The following was included in TCTA's 2017-18 Survival Guide, the ultimate reference tool for Texas educators, and is current as of September 2017 but is subject to change.

For more information on Texas charter schools, including their state evaluations, click here.

Protections

Although charter school employees are public employees, they are not entitled to all of the same legal protections as employees of Texas public school districts. These include contracts, state leave and class-size limits. However, charter school employees are protected by state immunity laws and limitations on liability, and they are required to participate in the Teacher Retirement System. REMINDER: In Districts of Innovation, depending on the district’s specific plan, teachers may be limited to the same rights and benefits as charter school employees. Click here for more information. 

Qualifications

State law does not require charter school teachers and principals to be certified, except in the case of teachers assigned to teach in special education or bilingual programs, in which case the appropriate state certification is required. State law also requires open-enrollment charter school teachers and principals to have a baccalaureate degree. Charter schools must perform criminal history checks on prospective employees and volunteers.

Assessment and accountability

All charter schools are required to administer the state assessments and are part of the state accountability system, though many are part of the alternative accountability system.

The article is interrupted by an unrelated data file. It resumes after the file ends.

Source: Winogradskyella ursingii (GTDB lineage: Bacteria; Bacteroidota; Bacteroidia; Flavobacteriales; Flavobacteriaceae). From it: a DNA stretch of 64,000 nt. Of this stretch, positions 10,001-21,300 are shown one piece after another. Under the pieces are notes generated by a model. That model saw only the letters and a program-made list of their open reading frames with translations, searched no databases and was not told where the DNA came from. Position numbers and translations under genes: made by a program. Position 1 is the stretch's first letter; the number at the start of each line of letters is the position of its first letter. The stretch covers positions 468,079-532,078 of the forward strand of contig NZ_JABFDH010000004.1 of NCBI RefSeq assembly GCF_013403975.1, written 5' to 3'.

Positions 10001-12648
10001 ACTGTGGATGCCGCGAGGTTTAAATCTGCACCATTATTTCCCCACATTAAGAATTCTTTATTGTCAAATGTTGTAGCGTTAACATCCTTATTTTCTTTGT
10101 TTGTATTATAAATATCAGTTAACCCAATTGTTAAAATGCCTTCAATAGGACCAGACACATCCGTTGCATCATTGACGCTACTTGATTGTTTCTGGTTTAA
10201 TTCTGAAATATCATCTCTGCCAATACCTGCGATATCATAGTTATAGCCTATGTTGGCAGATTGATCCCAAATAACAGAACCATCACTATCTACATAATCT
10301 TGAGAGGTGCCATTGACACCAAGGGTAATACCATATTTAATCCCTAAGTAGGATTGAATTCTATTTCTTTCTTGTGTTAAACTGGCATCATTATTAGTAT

Pledge requirement

Charter schools are required to, once during each school day, recite the Pledge of Allegiance to the U.S. flag and the Texas flag. This must be followed by a moment of silence. 

Charter school basics

The commissioner of education may grant a charter for an open-enrollment charter school to an eligible entity: an institution of higher education, a private or independent institution of higher education, a 501(c)(3) organization, or a governmental entity. The initial term of a charter is five years. The commissioner has authority over monitoring and revoking charters. 

Beginning Sept. 1, 2019, the total number of charters that may be granted in Texas will be 305, increasing gradually from the current cap of 270. (There is no limit on the number of charter schools that can be approved under a granted charter.) Also, an unlimited number of charters can be granted to institutions of higher learning, including junior or community colleges; dropout recovery schools; or detention, correctional or residential facilities established for juvenile offenders.

District-charter partnerships

Under a new law, districts can form a partnership with a charter school to provide services to or operate a district campus, including as an alternative to intervention under the accountability statutes. Campus employees must be consulted regarding provisions to be included in the contract between the district and the charter school.